“Entrepreneurs we met in Southeast Asia provided valuable insights into their professional journeys,” he says. “I’d always been interested in learning about entrepreneurship, but I hadn’t thought of it as a feasible career path. While talking with founders and chief technology officers at startups, I got the exposure I needed to bring a future in entrepreneurship closer to reality. I went on to intern as a startup consultant and associate in a local angel investment network.”
Building relationships is another benefit of GIEs. “Business school can and should be a transformative experience – it’s filled with opportunities to actively reflect and to find personal growth,” Heffez says. “The GIE to Southeast Asia was a key personal development experience, and while traveling with 25 classmates I got to know them better and build lifelong friendships.”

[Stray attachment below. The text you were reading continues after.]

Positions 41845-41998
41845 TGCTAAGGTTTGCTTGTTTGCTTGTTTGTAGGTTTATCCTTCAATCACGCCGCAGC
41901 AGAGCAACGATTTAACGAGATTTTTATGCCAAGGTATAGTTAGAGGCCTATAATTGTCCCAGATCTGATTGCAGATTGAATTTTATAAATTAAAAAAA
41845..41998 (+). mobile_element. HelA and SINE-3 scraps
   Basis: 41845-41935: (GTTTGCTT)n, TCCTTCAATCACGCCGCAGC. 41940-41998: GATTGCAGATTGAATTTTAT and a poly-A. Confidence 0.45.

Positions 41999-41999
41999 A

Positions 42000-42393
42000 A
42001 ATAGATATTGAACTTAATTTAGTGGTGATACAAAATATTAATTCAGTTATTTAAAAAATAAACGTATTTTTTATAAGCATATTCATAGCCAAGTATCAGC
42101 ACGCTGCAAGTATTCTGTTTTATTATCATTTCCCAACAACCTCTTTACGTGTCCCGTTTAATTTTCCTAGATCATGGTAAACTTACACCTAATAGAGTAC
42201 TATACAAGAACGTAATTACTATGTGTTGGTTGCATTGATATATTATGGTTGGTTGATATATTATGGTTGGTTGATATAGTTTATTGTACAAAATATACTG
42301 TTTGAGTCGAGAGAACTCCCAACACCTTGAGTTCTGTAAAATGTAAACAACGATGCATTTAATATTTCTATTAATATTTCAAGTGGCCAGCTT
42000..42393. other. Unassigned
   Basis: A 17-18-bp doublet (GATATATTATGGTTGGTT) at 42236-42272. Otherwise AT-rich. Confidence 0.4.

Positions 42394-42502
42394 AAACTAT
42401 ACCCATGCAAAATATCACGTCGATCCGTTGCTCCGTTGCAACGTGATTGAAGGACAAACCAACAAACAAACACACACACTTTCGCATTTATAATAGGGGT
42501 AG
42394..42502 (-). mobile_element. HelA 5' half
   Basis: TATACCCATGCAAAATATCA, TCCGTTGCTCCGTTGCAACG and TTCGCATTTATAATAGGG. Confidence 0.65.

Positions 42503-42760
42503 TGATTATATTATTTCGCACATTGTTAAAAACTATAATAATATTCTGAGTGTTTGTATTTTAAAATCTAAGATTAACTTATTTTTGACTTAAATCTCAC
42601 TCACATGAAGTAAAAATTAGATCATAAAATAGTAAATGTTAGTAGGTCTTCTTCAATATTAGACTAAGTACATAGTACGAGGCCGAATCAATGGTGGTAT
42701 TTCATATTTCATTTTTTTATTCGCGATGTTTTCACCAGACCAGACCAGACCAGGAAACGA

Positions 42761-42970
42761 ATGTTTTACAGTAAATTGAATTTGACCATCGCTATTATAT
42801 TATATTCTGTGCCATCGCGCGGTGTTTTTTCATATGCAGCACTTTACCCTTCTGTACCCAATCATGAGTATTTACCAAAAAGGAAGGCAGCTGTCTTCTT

The knowledge and perspective provided by the professor who led the GIE – Arv Malhotra, H. Allen Andrew Professor of Entrepreneurial Education and professor of strategy and entrepreneurship – was invaluable, says Richardson.
“Arv incorporated real-time assessments to evaluate how cultural differences, geographic location and government structure influence business decisions in Vietnam, Thailand and Singapore,” he says. “Learning outside of my comfort zone and being immersed in new cultures changed the way I view and understand the world.”